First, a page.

HC Deb 22 July 1970 vol 804 cc518-9
17. Mr. Marten

asked the President of the Board of Trade if he will make a statement on Her Majesty's Government's policy regarding the future of British airlines.

52. Mr. Ogden

asked the President of the Board of Trade if he is satisfied with the operation of the present legislation controlling civil aviation operations in this country; and if he will make a statement.

Mr. Noble

I shall announce the Government's proposals as soon as possible.

Mr. Marten

Will my right hon. Friend explain what he means by "as soon as possible"? Will it be before the House rises for the recess? Second, will he give an assurance that if there is to be any change in the authority which deals with the route licensing pattern the announcement of that change will be made to the House, whereas the other matter may be a purely commercial one?

Mr. Noble

The answer to the second part of my hon. Friend's question is that I certainly hope so. The answer to the first part is that the negotiations are continuing, but I cannot anticipate them coming to any conclusion before the Houses rises.

Mr. Ogden

Is the right hon. Gentleman aware that if he waits until after the recess to make his announcement to the House of Commons that will be four full months after the election of his party to office? There is tremendous uncertainty in the industry and among operators. Will he follow the excellent example of some of his Ministerial colleagues and introduce the legislation which was in course of preparation by the previous Government?

Mr. Noble

The answer to the second question is "No". Nothing that I have yet seen is anywhere approaching being ready for introduction. The answer to the first question is that I realise the urgency of the matter, but I cannot come to a conclusion before the House goes into recess. If decisions have to be made on commercial issues before the House returns, they will have to be made during the recess.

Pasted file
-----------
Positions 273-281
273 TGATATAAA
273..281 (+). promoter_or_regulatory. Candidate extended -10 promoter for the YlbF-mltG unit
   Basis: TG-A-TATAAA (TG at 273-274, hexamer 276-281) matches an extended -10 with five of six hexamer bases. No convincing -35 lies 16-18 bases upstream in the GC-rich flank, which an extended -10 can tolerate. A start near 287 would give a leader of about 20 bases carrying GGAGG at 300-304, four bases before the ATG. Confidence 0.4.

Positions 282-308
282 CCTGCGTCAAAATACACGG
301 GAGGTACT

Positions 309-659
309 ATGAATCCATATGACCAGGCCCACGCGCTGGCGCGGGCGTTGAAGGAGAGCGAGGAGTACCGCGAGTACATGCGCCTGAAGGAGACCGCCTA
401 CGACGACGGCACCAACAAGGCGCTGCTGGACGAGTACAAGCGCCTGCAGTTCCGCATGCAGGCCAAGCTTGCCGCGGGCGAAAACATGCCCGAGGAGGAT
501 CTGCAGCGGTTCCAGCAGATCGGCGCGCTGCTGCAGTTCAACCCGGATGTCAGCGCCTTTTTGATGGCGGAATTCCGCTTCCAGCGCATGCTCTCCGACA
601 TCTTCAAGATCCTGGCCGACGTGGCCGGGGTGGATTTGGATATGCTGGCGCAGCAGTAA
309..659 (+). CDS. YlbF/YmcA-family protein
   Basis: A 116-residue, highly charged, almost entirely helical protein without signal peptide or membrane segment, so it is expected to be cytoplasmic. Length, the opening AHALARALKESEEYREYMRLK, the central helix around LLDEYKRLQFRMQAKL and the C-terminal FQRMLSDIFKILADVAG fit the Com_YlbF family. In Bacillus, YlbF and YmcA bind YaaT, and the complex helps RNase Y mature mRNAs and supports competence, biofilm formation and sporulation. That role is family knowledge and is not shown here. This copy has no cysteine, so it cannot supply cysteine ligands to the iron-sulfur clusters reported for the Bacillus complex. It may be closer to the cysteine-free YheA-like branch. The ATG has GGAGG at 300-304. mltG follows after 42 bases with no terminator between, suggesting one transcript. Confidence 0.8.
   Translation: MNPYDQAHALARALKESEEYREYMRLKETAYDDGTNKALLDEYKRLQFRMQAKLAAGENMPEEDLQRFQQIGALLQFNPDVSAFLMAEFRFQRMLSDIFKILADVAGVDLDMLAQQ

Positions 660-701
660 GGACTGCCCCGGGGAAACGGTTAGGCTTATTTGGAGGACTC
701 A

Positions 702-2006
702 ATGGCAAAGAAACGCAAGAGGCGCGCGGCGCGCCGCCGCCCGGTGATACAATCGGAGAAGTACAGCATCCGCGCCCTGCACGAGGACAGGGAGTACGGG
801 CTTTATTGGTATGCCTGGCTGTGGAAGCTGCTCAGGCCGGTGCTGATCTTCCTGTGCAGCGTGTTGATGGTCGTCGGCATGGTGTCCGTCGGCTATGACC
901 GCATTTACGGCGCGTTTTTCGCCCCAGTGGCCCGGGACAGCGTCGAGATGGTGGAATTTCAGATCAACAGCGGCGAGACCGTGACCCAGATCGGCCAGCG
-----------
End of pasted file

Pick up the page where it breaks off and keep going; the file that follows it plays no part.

Mr. Mason

On the question of legislation, may I ask the right hon. Gentleman whether it is the Government's intention to introduce a comprehensive Bill covering civil aviation—namely, the Civil Aviation Authority and the Airways Board together—or will the Government separate that legislation? Second, if the B.U.A.-Caledonian talks come to a successful conclusion during the recess, will the right hon. Gentleman give the House the assurance that there will be no B.O.A.C. transfer of routes before the House has been consulted on the matter?

Mr. Noble

I think the right hon. Gentleman realises that no transfer of routes could possibly take place before then. On the other matter, we have to wait and see what Government time is available, and what legislation is to be fitted into it.

Mr. Wilkinson

Is my right hon. Friend aware of the great urgency with which the decision is awaited in the independent airline operating sector, and also of the uncertainty which hangs over the future of the Air Registration Board, which has served this country's civil aviation so well for so long?

Mr. Noble

I am fully aware of both those considerations. We have been working very hard to try to get these points cleared up, but there has not been a great deal of time to deal with these difficult and complex problems.